Thomas J. Lynch
NL President 1910-1913

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Thomas J. Lynch was born sometime during the year 1859 in New Britain, Connecticut. His involvement with the National League began in 1888 when he became an umpire.

Lynch would serve as an umpire in the National League for 13 seasons from 1888-1902, calling over 1300 games behind home plate. During his tenure in blue, Tom Lynch had a reputation as being one of the most honest umpires in the game, and was well respected throughout the league, despite at times being brash during arguments. Lynch was instrumental in helping umpires gain greater prestige with in the sport as he would take actions as leaving the field rather than continue the game in face of heavy fan abuse, to preserve the game's integrity and sportsmanship.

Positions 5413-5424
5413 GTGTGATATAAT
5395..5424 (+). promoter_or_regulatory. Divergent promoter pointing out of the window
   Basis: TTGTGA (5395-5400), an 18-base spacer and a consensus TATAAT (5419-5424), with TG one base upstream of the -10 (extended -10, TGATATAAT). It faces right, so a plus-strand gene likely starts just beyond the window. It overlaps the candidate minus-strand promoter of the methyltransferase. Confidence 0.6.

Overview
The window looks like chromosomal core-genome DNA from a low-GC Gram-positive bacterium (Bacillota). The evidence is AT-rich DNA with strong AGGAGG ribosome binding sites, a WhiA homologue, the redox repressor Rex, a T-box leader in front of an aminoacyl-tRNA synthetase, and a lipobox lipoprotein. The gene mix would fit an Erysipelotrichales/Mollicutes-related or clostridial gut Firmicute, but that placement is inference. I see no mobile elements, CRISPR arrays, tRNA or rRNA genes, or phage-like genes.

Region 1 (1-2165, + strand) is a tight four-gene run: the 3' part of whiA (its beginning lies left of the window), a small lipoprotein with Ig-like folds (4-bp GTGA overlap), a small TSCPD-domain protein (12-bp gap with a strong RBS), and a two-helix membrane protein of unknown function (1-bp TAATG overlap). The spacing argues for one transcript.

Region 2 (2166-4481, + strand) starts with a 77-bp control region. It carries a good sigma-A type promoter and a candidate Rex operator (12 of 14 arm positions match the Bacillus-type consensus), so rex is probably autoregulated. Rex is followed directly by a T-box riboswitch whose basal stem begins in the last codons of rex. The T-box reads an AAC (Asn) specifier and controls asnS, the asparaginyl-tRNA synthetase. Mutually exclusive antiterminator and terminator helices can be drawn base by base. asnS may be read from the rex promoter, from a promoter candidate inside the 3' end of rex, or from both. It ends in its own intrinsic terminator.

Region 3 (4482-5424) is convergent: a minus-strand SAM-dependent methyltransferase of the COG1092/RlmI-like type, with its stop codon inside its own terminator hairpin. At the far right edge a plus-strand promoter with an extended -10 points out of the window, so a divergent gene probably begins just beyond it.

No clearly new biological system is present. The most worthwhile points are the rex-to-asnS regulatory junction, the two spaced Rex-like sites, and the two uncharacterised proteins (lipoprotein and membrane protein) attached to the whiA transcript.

After serving as an Umpire, Lynch worked in the league office until 1910, when he became a compromise choice to biome President of the National League, after the death of Harry Pulliam. He would hold the post for just one four year term as is brusque manner and forthright opinions offended several club owners, who voted to replace him in 1913.

Lynch would return to his native Connecticut and would die at the age 74 in 1924.


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Page created on May 12, 2012. Last updated on May 10, 2012 at 12:20 am ET.
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Name: Thomas J. Lynch
NL President: 1910-1913
Born: 1859
Died: February 27, 1924
Previous Occupation: NL Umpire 1888-1902
 
 
 
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